[Interest] Heavily Commented Example: Simple Single Frontend with Two BackendsHi,

Till Oliver Knoll till.oliver.knoll at gmail.com
Wed Oct 24 15:17:34 CEST 2012

2012/10/24 Daniel Bowen <qtmailinglist1 at bowensite.com>:
>> ...
> I'm also quite interested in this topic. There are a handful of places where
> I've used a similar pattern
> ...
> bool A::stopAndWait(unsigned long timeoutMs)
> {
>         m_stop = true;
>         m_waitCondition.wakeAll();
>         return this->wait(timeoutMs);
> }
> So, in that case, I've typically declared
> volatile bool m_stop;

That's /exactly/ how I used this pattern so far.

> With the intention of using volatile for "don't optimize the read away".
> After reading some various links like the Herb Sutter article referenced
> earlier, a co-worker believes that volatile in this case is unnecessary.
> i.e., just use
> bool m_stop;

After what I've read and learnt so far, I think for a "simple" type
like bool (or int, or float for that matter - and please note my
carefully chosen word "think" ;)) the volatile is still necessary!
Simply to tell the *compiler* "don't optimise the read away!"

We have seen so far - at least I *think* we did - that the CPU might
decide to read it from some Core/CPU specific cache instead from main
RAM (or the "common" Level 3 cache), but at least on x86 architecture
those caches are synchronous or the ABI will make sure that they will
be synchronous, and on ARM they *eventually* will be updated - at some
magic point in time (and on other architectures such as SPARC or
Alpha, who knows...).

So if you have

void MyWorkerThread::doFoo()
  m_stop = false;
  while (!m_stop) {....};

and m_stop was /not/ volatile, the *compiler* might decide to optimise
away the read from 'm_stop', as it would figure out that m_stop was
never modified inside the loop, resulting in code equivalent to:

void MyWorkerThread::doFoo()
  while (!false) {... endless loop ...}

Now again I think that if m_stop was of type QAtomicInt - a class, or
a "non-simple" data type - and you had

  m_stopAtomicInt = 0;
  while (m_stopAtomicInt == 0) {...}

then the compiler would not optimise that read away, because in fact a
method call of the overloaded operator == was involved, so in such a
case volatile would not be necessary - in my opinion.

(Disclaimer: I haven't studied the QAtomicInt API in detail, so not
sure if the above would actually made sense - but my point was rather
whether "volatile" was needed in the declaration of m_stopAtomicInt or

In the following please prefix a "In my opinion" in front of each of
my statements, until someone confirms them ;)

> So, I'd like to understand the possibilities for the best cross-platform
> code.  Going "one time too many" is OK.
> - Is reading and writing to a bool m_stop (no volatile) without a mutex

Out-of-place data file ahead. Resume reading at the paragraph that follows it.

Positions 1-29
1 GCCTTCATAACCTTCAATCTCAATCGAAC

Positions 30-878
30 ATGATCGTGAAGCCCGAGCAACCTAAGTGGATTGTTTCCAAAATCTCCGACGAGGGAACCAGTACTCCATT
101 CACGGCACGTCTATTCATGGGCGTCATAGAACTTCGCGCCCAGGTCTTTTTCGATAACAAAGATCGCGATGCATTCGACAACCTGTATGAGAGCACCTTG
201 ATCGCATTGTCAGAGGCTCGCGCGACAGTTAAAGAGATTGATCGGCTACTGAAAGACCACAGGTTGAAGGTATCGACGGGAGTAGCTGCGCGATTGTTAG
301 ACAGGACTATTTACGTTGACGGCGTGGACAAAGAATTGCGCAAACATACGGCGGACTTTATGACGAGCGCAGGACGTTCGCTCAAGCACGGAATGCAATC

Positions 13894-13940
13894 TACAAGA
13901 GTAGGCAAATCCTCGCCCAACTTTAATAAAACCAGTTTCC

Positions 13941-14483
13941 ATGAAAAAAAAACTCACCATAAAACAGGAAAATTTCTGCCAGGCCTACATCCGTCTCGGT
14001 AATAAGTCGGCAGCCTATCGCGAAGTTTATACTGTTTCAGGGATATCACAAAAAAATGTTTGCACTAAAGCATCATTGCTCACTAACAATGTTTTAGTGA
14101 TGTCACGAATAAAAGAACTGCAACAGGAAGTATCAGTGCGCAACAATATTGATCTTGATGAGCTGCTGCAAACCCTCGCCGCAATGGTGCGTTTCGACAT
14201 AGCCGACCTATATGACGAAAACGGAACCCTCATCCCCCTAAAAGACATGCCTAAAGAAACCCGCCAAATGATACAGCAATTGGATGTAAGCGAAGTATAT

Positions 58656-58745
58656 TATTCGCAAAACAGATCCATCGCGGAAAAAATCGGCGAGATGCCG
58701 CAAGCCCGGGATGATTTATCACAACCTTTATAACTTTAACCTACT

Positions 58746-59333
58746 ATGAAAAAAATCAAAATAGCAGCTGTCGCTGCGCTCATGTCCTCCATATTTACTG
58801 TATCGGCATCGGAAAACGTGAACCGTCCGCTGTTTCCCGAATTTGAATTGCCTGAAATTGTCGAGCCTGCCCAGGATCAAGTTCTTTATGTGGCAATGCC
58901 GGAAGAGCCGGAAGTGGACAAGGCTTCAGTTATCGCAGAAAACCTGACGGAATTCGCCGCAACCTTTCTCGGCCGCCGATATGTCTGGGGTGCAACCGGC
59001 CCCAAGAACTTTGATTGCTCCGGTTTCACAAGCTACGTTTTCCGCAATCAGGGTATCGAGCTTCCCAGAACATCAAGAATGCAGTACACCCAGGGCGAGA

> locked OK? Or could the read of the member variable m_stop realistically be
> optimized away?

The compiler could optimise it away (see above), so a volatile is necessary.

> - Is reading and writing to a volatile bool m_stop without a mutex locked
> OK?

Yes, because at least on x86 ("sync'ed caches") and on ARM ("caches
*will* be synced eventually") with the current use case it is okay
when we *eventually* see that the flag has been set. No worries if we
do "a few loops too much".

Also out-of-order CPU instruction executions are no problems, because
again, eventually the flag will be set and the worker thread will see

> - If no locking is OK, is volatile better for m_stop, or does it not matter
> (and just causes a little bit slower execution for the read/write of
> m_stop)?

Similar question as #1: it is not only better, but required.

> - Is not using volatile on bool m_stop OK, but both reading and writing to
> m_stop should be done with a mutex locked?

According so some previous post the mutex acquisition implicitly does
a "memory/cache syncing". But the compiler could still decide to
"optimise the bool away" - be it protected by a mutex or not.

> - If m_stop is only read or written with a mutex locked, could the value
> ever be stale that is read (causing "one time too many")?

See previous question: in my understanding of what has been stated
previously in this "thread" the implementation of QMutex will make
sure that memory is sync'ed before you enter the Critical Section.
Given the apparent complexity of that matter the question is off
course: "on which platforms (which don't do that themselves already
anyway) is that guaranteed".

> - What if m_stop was QAtomicInt instead of bool?

It was first my understanding that also QAtomicInt would make sure
that memory gets synced (also on those platforms where the
architecture does not do it automagically), but Thiago issued some
comments later which made me unsure again: something like "it works
(or does not work at all) differently on Qt 4 than on Qt 5"

Anyway, the conclusion for me so far about this *very interesting topic* is that

- it is okay to use a simple boolean ("for that stop use-case it works
on x86 and most likely even on ARM")
- but declare it volatile ("such that the compiler does not optimise it away")

Which is in contrast again to what I said previously - but using
QAtomicInt might be a safer bet still, so using that instead of a
"volatile bool" might be even better, especially in the future (Qt 5)
and on other platforms as well (as to really really avoid stale

Cheers, Oliver

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